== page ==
Taking Depression Seriously: Choosing a Mental Health Care Provider


Finding the right health care provider can be essential in treating depression. Different types of practitioners are allowed to provide different forms of support depending on their training and experience. Although there are variations between states, requirements such as level of education are generally consistent nationally.

Here’s a look at the most common types of mental health providers and what they can each offer.


A psychiatrist is a doctor (with a doctorate in medicine or a DO diploma) specializing in mental health. Psychiatrists typically focus on understanding and treating depression from a biological perspective and often specialize more in different areas of mental health, such as child and adolescent psychiatry, geriatrics. , depression or drug addiction. Psychiatrists can diagnose and treat mental health problems. Some offer talk therapy while most prescribe medication.


A psychologist usually has a doctorate (usually a doctorate) and is trained in psychology, the science of the mind. Psychologists deal primarily with thoughts, emotions and behaviors and strive to help patients overcome mental barriers associated with their depression.

Psychologists can diagnose and treat mental health disorders and provide counseling. Many have training in specific types of therapy, such as cognitive behavioral therapy or other interventions. Psychologists cannot prescribe medication, but often work with other providers who can.

Social worker

Clinical social workers are trained to assess a person’s mental health and use therapeutic techniques based on their specific training. A licensed clinical social worker must have at least a master’s degree (MSW) in social work. They often help people meet their basic needs, including food, shelter, health care and social support, and they are qualified to help people who are unable to meet these basic needs. base by themselves.

Advice from social workers about depression often focuses on problem-solving. Depending on the level of training, social workers can provide assessment, diagnosis, therapy and a range of other services, but cannot prescribe medication.

Certified Professional Advisor

Licensed professional counselors can operate under many different titles depending on the state, including LPC (Licensed Professional Counselor), LMFT (Licensed Marriage and Family Therapist), and Licensed Clinical Advisor in Alcohol and Drug Abuse. Most are required to have at least a master’s degree and clinical experience. These providers advise clients on a range of issues, but they are not authorized to prescribe drugs.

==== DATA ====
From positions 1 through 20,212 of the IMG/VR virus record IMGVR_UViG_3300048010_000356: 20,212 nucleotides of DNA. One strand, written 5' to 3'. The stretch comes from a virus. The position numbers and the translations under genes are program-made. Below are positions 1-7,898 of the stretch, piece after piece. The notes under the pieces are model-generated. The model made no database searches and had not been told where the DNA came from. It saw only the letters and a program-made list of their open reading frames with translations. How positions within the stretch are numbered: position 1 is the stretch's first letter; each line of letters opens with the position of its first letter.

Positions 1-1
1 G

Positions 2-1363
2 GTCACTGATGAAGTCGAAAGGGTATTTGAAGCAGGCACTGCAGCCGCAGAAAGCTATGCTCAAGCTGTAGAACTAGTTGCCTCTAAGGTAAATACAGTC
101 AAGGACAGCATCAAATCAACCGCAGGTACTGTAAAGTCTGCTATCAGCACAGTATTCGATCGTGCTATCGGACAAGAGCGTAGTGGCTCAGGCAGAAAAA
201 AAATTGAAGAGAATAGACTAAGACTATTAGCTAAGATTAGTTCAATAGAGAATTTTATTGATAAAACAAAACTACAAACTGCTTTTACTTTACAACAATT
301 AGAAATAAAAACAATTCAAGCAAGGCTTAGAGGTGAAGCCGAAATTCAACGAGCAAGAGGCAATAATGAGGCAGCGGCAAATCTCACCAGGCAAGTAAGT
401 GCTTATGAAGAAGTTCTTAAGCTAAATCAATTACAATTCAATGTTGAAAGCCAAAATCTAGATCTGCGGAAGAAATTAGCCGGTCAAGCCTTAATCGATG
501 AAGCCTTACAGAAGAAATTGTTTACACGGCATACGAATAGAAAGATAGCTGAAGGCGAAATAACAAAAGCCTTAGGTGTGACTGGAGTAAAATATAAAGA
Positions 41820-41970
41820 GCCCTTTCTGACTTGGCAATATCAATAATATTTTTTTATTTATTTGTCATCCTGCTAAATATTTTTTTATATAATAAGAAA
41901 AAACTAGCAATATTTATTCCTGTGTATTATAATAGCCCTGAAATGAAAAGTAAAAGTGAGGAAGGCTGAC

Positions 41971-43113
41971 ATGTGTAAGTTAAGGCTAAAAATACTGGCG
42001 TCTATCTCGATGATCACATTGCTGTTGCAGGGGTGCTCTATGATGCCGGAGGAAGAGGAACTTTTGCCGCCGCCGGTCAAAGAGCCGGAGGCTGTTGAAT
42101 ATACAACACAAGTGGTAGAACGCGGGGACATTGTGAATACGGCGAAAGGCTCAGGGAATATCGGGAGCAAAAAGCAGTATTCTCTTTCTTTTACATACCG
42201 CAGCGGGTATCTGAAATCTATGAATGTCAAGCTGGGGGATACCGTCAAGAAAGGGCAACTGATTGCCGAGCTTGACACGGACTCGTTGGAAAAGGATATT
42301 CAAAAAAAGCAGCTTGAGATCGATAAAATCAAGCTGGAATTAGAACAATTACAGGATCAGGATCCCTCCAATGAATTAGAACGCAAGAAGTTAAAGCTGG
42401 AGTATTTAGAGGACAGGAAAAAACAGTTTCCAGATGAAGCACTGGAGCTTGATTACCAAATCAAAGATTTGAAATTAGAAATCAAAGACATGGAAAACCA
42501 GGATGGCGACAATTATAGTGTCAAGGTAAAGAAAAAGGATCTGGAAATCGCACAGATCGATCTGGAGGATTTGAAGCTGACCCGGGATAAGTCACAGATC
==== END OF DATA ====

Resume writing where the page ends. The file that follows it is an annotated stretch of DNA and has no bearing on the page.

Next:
Other health providers

Other health care professionals may also provide some services. Primary care physicians can diagnose and prescribe medications and can be especially important for people with both mental and physical health issues. They can also provide referrals to more specialized mental health professionals. Psychiatric / mental health physician assistants and nurse practitioners can also diagnose and prescribe medications.

Online Suppliers

The internet has created new mental health treatment options, including cognitive behavioral therapy (CBT) online. More accessible and less expensive than in-person treatment, online CBT can be automated or involve a human provider remotely. Online CBT programs often offer educational modules and tools to help track mood and behavior. They can provide structured homework similar to those given in a traditional CBT setting. Despite their promise, however, the effectiveness of online CBT programs has not been well studied.

When it comes to depression or other mental health issues, a first step is to find the type of provider that matches your needs. A provider’s ability to prescribe drugs and skill in specific types of counseling or therapy are key criteria. Other important considerations include the supplier’s experience, their areas of specialization, their price range and insurance coverage, and how you get along with them. Some providers may offer a short introductory phone call that can help you decide if they are right for you.

This is the sixth in a series of blog posts, Take depression seriously, which aims to help patients and their families better understand depression as a chronic disease and better navigate the healthcare system. The next blog will discuss health behavior changes that can improve symptoms of depression.

Sophia Xiao is a Masters student in Community Health Research and Prevention at Stanford University. She studies barriers to health care and the role of public health education in improving access to care. Stanford professor and primary care physician Randall Stafford, MD, PhD, studies strategies to improve the treatment of chronic disease, including increasing the role of patients in their health care.

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